As young people with disabilities head towards adulthood, they find themselves cut off from familiar health services only to fall through the cracks of a fragmented adult care system.
For many families raising children with disabilities, this transition is so abrupt and disorientating that it is described as “falling off the cliff”. While youth with disabilities and high needs may grow up supported by a painstakingly assembled and complex network of care, that network is broken when they age out into an adult health system that is both intimidating and ill-prepared.
Last month, Dr. Jan Willem Gorter, KBHN investigator, Director of CanChild at McMaster, and transition clinician, had the opportunity to share about this critical, Canada-wide issue in CBC’s White Coat Black Art’s town hall, Crisis in Care. People with disabilities, family members, and caregivers gathered to openly discuss their experiences and struggles with transitions as well as advocate for potential solutions.
“The issue of transitions isn’t new; the literature goes way back,” commented Dr. Gorter during the town hall. “The issues have always been the same, what has changed is the numbers. In the success of pediatrics, we see more young people surviving into adulthood. What we also see is an approach, or thinking towards a life course approach, which would be completely seamless…What families want and need is continuity in care.”
Stories that spark discussion
Crisis in Care was a town hall-style event with a diverse panel that was hosted by CBC’s White Coat Black Art, “an original and provocative show demystifying the world of medicine.” The town hall and its topic of transitions was inspired by the story of Gillian Geddes, a girl with autism and high support needs on the cusp of aging out of the pediatric system. In February, White Coat Black Art host Brian Goldman, interviewed Gilly’s parents about their forthcoming transition.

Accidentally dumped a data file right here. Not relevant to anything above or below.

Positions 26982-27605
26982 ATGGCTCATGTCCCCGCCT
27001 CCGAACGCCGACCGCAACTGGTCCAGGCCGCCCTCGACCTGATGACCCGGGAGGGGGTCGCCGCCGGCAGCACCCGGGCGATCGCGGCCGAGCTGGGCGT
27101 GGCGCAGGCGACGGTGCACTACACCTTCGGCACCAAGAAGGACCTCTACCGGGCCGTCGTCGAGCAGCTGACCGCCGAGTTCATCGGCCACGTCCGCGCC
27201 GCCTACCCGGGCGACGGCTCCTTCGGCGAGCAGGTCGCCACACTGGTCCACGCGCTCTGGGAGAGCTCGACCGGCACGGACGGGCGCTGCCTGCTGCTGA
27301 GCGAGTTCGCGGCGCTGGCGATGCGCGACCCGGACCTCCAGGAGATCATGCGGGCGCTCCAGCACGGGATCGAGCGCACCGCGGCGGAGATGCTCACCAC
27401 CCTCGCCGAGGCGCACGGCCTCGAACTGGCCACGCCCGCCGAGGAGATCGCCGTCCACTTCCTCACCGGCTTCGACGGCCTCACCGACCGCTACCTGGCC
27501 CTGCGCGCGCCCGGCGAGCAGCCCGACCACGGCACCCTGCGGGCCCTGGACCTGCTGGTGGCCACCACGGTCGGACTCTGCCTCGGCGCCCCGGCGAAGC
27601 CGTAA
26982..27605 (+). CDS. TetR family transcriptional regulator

At the time, Gilly was almost 19, and knew only a handful of words. Unable to live independently, she relies heavily on her parents’ care and day programs including school. In two years, she will be forced to leave the public school system, and the Geddes will have to find scarce alternative day programming and support. Her parents want Gilly to live at home as long as possible, but face the reality that she will require lifelong support. The wait for residential care is currently 20 years long in Ontario. Gillian is one among 12,000 young and middle-aged adults with disabilities in need of residential care and other services.
At the town hall, parents, caregivers, and people with disabilities all spoke of struggles, fear, and discouragement. Rose Canto, one of the panelists, said she worries about how she will care for her son, who has severe cerebral palsy, on her own without funding once he ages out of the system. With his fragile medical state, he requires 24-hour support.
Kids Brain Health researchers focus on transitions
Dr. Gorter has first-hand experience working with families facing the abyss at his transition clinic at McMaster Children’s Hospital. Even with this familiarity, he says that he was touched by hearing so many families’ struggles at the town hall, especially because he knew there were many families that could not attend.
“I received feedback from families in my clinic and families I work with through our transition research who felt supported by the show,” he commented. “I also felt encouraged to speak up and help advocate on behalf of the families, as their voices often do not get heard, and I had the opportunity to make a contribution as a panel member.”